1. Exercise for msdb – Day 4
  2. Backup, Job and Mail History Cleanup - 3rd Day
  3. Service Broker Out of Control - 2nd Day
  4. Maint Plan Logs - 1st Day

On the Fifth Day of pre-Christmas…

My DBA gave to me a much more compact database.  Surprisingly it can be as much as much as 20% of the original size.

I know, I know.  I’ve heard it before but this is not the compression used by doublespace and drivespace that we were given many years ago.  This really is much better.

And yes I have heard about the performance factor too.  That is a topic for another discussion.  As an aside, when it comes to performance, I always tell people that they must test for themselves because mileage will vary.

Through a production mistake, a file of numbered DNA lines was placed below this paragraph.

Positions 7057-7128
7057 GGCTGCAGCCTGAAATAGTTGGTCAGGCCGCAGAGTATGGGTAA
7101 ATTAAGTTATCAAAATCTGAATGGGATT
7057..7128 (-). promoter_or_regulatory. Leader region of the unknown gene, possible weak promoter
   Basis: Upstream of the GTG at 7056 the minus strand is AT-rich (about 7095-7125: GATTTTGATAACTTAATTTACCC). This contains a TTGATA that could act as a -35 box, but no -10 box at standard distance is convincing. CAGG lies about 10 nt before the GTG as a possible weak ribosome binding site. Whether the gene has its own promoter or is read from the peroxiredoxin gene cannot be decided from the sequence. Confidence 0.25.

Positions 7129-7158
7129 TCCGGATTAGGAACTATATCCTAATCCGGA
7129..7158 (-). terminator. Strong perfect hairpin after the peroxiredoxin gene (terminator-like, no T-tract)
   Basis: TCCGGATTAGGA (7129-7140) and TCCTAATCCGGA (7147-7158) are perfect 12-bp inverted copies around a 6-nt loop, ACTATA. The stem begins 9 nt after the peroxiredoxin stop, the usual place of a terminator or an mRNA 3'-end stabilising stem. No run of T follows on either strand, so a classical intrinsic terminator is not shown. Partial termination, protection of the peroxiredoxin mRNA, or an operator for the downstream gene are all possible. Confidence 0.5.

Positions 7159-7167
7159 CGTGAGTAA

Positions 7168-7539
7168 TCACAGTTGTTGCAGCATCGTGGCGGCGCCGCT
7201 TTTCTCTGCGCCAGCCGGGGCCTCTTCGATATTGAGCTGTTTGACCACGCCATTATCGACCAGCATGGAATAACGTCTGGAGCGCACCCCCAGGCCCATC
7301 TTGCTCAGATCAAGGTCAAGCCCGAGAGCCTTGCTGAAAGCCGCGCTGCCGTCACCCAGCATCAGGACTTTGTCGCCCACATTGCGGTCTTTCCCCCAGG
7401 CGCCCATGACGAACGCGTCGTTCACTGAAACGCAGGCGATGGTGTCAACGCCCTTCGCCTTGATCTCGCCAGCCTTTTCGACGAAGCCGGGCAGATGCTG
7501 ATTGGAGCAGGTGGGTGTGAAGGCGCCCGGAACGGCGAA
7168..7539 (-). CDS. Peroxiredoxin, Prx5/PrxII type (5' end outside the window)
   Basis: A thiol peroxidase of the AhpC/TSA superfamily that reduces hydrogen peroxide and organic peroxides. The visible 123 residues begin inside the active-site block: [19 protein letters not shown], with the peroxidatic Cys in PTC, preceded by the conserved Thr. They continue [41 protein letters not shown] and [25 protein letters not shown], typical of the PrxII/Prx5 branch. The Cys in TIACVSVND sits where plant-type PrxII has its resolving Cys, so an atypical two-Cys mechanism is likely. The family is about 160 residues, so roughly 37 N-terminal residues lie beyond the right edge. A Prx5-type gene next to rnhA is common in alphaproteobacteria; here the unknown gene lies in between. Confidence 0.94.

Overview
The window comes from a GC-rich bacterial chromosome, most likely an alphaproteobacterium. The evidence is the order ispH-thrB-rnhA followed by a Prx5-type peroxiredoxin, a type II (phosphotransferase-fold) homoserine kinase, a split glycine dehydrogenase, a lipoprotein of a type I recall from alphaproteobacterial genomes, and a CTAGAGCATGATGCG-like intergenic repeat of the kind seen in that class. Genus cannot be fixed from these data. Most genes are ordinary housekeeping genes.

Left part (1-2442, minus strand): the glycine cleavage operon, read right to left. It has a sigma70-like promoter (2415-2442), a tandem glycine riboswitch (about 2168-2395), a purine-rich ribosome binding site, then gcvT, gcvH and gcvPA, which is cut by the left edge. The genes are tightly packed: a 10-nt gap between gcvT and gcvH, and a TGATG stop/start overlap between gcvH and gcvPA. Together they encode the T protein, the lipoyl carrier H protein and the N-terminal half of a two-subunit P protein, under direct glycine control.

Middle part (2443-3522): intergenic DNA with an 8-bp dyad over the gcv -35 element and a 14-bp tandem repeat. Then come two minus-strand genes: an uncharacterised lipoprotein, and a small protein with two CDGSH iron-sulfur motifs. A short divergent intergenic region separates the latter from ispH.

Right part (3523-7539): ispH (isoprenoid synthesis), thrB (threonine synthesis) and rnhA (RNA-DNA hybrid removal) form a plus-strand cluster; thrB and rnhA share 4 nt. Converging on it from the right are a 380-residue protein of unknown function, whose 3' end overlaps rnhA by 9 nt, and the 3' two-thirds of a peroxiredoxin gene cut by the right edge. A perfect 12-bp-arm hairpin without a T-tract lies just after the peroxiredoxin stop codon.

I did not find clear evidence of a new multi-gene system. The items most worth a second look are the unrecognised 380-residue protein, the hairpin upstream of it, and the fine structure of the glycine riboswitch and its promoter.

No, what I want to talk about is much different.  I want to talk about the CD Array(at the page level) and the new data types specific to compression that you may encounter within the CD Array.

CD Array Data Types

SQL Server introduces us to 13 data types that are used within the CD Array when Compression has been enabled.  Twelve of these data types can be seen when Row Compression has been enabled on an object.  The thirteenth data type is only applicable when page compression has been implemented.

There is no guarantee that any or all of these data types will be present on a page related to an object that has been compressed using either Row Compression or Page Compression.  If you want to find these data types on a compressed page, you may have to do a little hunting.

To demonstrate that these data types exist and that they can be found, I have a sample script.

USE CompressTest
GO
 
IF EXISTS(SELECT NAME FROM sys.tables WHERE name=N'CDTypes')
BEGIN
	DROP TABLE dbo.CDTypes
END